I dismissed it at first and thought that will never work, they will be fakes. Having ordered a few lcd screens and striking up a bit of a relationship with a supplier I decided to ask if they did the logic boards for devices and were they genuine, would they actually work? After a Skype chat the supplier assured me they would work and they were genuine and unlocked. The price of the boards vary but for a iPhone 4 16GB I was lookign at approx £150. Not a good price, but curiosity got the better of me and I decided to look for all the parts I would need to build a device from the ground up.

Quick trip over to iFixit to find a teardown, sure enough an exploded list of iPhone 4 components and parts as below:

I dropped a message to the supplier I had been using and asked them if they could supply 1 x all of the 23 items listed. Sure, they would go away and find out what was required. 24hrs later they came back with a list and a price for all the items, "how many did I want?". I have to stress, I just wanted to do this as an experiment, this wasn't designed to make me any money, in fact it made me a loss, I could buy a 2nd hand iPhone from ebay a lot cheaper. I wanted to know if I could find all the parts, could I actually build my own iPhone, thats what we used to do with PCs right?!?!

I ordered the items I needed and 4-5 days later a courrier dropped the package to my door with all the items.

Now this wasn't exactly the unboxing experience you get when you purchase a nice new phone, I should have probably made a video of it and posted that up but I only took some pictures, here is what I got.

A dirty old cardboard box with bits in...

Here are the main parts, Front screen, back glass, Logic Board, and Main frame. Attached to the main frame was the volume buttons, mute switch, front camera, back camera, ear speaker, loud speaker, dock / charging point. These were already wired up for me, I hadn't asked for this as I wanted to do it myself but it seems they had tried to be extra helpful. :(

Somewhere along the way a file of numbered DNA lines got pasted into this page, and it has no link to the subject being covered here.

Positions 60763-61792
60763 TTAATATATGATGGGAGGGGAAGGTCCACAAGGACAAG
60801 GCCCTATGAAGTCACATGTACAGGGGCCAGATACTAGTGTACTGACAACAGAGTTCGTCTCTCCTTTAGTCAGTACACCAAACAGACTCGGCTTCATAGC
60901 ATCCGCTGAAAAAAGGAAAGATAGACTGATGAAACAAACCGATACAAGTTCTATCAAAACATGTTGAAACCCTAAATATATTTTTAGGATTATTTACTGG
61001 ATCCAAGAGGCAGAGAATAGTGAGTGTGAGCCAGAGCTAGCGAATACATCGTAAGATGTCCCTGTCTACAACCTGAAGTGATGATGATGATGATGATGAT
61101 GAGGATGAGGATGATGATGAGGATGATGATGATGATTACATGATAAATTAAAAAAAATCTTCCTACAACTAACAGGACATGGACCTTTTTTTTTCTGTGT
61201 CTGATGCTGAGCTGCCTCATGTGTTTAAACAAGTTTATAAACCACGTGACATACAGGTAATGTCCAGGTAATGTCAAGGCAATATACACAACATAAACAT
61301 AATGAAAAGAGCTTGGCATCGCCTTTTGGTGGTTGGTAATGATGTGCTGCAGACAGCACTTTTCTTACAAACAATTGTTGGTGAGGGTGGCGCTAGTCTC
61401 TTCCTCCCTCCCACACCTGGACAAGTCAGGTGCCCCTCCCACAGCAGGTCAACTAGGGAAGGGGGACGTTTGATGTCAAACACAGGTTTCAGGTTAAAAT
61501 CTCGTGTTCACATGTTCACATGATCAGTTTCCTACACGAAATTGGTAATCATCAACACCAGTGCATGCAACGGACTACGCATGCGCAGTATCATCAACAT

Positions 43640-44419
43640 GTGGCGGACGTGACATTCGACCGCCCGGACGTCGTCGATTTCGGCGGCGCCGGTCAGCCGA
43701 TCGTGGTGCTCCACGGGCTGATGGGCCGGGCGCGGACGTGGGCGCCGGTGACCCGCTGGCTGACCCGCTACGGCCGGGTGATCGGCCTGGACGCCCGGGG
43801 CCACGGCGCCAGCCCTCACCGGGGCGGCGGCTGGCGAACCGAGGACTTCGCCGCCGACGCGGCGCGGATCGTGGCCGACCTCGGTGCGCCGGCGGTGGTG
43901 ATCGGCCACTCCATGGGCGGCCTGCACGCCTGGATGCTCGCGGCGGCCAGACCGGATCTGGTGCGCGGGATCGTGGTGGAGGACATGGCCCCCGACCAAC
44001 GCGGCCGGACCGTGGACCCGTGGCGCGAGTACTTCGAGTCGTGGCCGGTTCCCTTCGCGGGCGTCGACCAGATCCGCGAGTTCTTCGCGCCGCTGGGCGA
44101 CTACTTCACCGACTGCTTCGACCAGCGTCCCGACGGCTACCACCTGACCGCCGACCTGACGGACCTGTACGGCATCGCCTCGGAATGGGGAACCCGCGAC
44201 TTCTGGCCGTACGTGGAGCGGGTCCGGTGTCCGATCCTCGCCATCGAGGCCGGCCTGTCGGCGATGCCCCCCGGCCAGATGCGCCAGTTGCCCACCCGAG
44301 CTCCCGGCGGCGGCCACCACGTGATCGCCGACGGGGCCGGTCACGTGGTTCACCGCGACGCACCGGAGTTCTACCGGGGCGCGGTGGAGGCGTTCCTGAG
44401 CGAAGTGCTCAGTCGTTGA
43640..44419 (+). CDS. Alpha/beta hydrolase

Also included was a bag of screws, of which I had a rough idea what went where but a lot of this was going to be guess work. 

I had a quick look at a video from Direct Fix on how to change an LCD screen on the iPhone 4 to give me an idea of what would go where. After about an 1hr I had everything in place and it was the moment of truth... boot up.

I was amazed to see the apple logo, I didn't expect this... after 30 seconds the lock screen appeared... but it was all in Chinese. I managed to guess my way round the menu with another iPhone to hand and did a factory reset, sure enough it took me to the usual start up screen and I was able to choose my language as per a factory reset. I grabbed a SIM I had an put it in, I then attached to the WiFi network and the device registered as expected without any problems. I could attach to the mobile network and use as per a normal phone. Couple of tests to check the vibrate button, volume buttons and charging all worked ok. No problems there, just make a few calls and check that was all good... 

This is where I hit problems, I could make a call and receive a call ok but didn't hear anything out of the ear speaker, and the mic didn't seem to work. Maybe I had missed something so stripped the device down and the reassembled again, same outcome no sound and no mic. I had a spare iPhone 4 so I took the logic board out of it and swapped them over, with an original Apple logic board the new parts all worked no problem. I put the new logic board back into the new device and booted up again, but this time the LCD wasn't displaying... arrgghh!! 

After much "faffing" around stripping and assembling the two devices I came to the conclusion that the new logic board was in fact faulty so sent it back to the supplier in China. I'm guessing they may have acquired them because they are faulty or not quite up to scratch, who knows.

Once the supplier received the board back they sent to there QA team to test and check if it was faulty. I was kind of expecting the response I got back "Yeah it's all fine, no problems. Want us to send it back?" I was 100% sure it was faulty so asked them to send me a video of the part being tested and working, which they couldn't do. I have now requested a refund and after 4 weeks of hassling them everyday it looks like I might get the money back.

I was hoping that if I got a replacement logic board back that worked I could check what it was talking to by firing it via burp proxy. It doesn't look like I'm going to get one back so this is canceled. 

My conclusion from all of this is Apple make money because they are good at this and they make great devices (IMO)! The amount of engineering that goes into getting so many small parts into a device is amazing, maximum respect to the people who do this for a living (including Samsung, BlackBerry et al).

It is possible to assemble a device from parts imported from a shady Chinese supplier but it's really not worth the time, effort and chances are they will be 2nd rate parts. If you are struggling to find the money to buy one, check ebay for a damaged device and replace the bits that are damaged.

Now I have a few spare devices I would love to try and do some "chip off" type forensics... I am expecting a lot of collateral damage doing that and at the moment have no idea where to start!